Silver kettles first appeared at the end of the 17th century and served to replenish empty teapots, which were small at this time. To keep the water hot, they were supplied with stands fitted with a spirit burner that warmed the underside of the kettle, allowing the silver to act as a heat conductor. The handles were usually made of wicker or wood, or with ivory disk inserts that provided insulation from the boiling water. Due to the weight of a full kettle, they were often positioned next to the tea table on a stand and used with the assistance of a servant. As such large and impressive silver items, kettles became a focal point of the tea ceremony and an obvious expression of wealth.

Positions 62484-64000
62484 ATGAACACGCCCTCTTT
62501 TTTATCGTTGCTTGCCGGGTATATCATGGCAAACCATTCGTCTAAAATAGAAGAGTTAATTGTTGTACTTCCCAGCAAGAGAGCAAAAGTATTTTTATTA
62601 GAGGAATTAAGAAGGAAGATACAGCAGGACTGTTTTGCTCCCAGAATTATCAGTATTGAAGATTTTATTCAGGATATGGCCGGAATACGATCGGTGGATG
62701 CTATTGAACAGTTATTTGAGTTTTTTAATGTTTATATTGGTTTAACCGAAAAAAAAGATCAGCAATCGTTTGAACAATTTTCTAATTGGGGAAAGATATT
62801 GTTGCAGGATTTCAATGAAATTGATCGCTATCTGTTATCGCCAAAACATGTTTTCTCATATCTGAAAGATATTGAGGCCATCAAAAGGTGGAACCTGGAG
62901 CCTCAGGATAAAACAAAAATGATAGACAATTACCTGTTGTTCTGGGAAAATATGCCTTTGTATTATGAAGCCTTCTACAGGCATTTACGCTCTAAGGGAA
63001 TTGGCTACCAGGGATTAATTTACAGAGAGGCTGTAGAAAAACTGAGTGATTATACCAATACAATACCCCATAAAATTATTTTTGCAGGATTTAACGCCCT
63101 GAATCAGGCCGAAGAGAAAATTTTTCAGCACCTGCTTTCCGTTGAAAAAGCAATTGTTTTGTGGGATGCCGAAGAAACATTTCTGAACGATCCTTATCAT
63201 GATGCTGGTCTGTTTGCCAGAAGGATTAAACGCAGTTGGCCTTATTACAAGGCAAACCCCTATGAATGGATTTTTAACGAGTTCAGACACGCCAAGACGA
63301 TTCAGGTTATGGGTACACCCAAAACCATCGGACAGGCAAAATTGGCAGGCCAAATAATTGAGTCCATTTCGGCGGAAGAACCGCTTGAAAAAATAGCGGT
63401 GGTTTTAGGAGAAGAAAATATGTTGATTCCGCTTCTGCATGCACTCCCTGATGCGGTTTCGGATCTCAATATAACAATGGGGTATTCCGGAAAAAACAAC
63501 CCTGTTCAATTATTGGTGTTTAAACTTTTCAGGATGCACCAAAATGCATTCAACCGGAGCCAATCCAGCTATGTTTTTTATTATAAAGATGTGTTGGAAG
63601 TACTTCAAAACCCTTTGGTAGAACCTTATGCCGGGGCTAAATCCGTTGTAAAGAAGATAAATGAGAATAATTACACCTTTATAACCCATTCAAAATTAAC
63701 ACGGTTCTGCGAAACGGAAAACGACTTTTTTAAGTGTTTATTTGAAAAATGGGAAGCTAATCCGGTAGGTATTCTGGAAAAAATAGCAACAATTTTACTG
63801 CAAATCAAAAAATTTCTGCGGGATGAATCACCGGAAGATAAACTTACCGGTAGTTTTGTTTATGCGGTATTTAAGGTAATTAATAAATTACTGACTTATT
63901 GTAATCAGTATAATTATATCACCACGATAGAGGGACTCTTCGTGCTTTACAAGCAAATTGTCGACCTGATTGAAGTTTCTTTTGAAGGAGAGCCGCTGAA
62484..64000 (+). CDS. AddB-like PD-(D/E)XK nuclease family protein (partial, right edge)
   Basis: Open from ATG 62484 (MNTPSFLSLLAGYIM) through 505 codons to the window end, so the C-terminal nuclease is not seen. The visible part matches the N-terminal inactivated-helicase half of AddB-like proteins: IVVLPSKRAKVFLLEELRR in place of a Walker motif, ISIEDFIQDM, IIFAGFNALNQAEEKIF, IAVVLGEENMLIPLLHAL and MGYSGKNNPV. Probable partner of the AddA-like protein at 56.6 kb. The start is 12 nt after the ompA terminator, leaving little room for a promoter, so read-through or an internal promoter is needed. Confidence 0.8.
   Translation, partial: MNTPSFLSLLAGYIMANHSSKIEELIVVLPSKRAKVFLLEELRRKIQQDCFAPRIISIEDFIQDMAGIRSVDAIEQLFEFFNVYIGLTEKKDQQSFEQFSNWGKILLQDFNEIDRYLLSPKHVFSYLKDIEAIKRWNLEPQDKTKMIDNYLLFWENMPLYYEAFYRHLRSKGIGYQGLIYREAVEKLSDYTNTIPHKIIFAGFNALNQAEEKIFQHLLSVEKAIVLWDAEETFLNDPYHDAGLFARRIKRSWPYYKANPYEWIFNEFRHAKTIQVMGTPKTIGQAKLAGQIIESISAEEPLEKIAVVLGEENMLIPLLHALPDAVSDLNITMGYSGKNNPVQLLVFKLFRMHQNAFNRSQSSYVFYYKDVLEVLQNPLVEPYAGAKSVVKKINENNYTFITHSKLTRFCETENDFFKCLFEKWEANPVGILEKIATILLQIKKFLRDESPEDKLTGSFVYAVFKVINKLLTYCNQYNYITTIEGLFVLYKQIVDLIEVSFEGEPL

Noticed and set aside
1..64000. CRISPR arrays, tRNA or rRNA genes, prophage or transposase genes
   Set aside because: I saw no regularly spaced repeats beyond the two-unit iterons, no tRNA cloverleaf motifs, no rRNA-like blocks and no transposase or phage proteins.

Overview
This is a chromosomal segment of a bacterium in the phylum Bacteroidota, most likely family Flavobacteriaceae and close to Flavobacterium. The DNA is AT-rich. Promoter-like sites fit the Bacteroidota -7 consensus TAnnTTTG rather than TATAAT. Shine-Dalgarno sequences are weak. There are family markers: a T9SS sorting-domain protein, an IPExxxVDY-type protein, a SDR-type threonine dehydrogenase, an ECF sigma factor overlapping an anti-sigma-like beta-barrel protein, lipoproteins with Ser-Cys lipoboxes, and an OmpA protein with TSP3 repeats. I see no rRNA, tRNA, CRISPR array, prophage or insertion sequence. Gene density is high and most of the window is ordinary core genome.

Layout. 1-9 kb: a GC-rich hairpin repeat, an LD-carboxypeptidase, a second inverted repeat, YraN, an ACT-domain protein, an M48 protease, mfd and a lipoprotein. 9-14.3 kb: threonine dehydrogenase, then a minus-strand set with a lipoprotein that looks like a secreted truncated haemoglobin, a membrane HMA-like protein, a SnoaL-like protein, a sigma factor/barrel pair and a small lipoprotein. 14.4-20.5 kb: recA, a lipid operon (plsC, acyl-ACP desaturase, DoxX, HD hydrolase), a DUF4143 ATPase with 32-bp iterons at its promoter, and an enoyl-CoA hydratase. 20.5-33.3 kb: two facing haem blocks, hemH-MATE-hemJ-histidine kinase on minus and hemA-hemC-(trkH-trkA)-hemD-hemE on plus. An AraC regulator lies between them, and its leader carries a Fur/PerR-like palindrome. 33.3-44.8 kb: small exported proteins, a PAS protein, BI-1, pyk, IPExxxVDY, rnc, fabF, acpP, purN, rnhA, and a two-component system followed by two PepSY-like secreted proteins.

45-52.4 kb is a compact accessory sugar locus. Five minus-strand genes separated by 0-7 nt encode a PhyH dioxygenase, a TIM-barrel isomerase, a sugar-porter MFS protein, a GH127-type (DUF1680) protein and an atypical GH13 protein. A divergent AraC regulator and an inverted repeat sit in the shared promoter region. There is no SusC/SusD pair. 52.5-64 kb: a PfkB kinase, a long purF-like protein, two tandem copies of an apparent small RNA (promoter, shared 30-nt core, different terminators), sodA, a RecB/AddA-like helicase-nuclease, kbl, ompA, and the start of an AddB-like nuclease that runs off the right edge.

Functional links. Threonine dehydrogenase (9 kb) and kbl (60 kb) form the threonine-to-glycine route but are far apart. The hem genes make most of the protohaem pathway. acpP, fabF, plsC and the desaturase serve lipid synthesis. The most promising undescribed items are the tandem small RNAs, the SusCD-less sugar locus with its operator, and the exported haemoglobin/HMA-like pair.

Elaborate tea wares such as this kettle were often awarded as prizes or used as presentation pieces due to their ornate craftsmanship and the respectable reputation of tea. This ornate spherical spirit kettle is decorated with stylised acanthus, foliate and flower head motifs with scroll-formed cartouches. One of the cartouches encloses a coat of arms for Campbell of Blythswood, Renfrewshire and the opposing cartouche is inscribed ‘won by Brindled Lady Douglas Clydesdale, December 28th 1843’.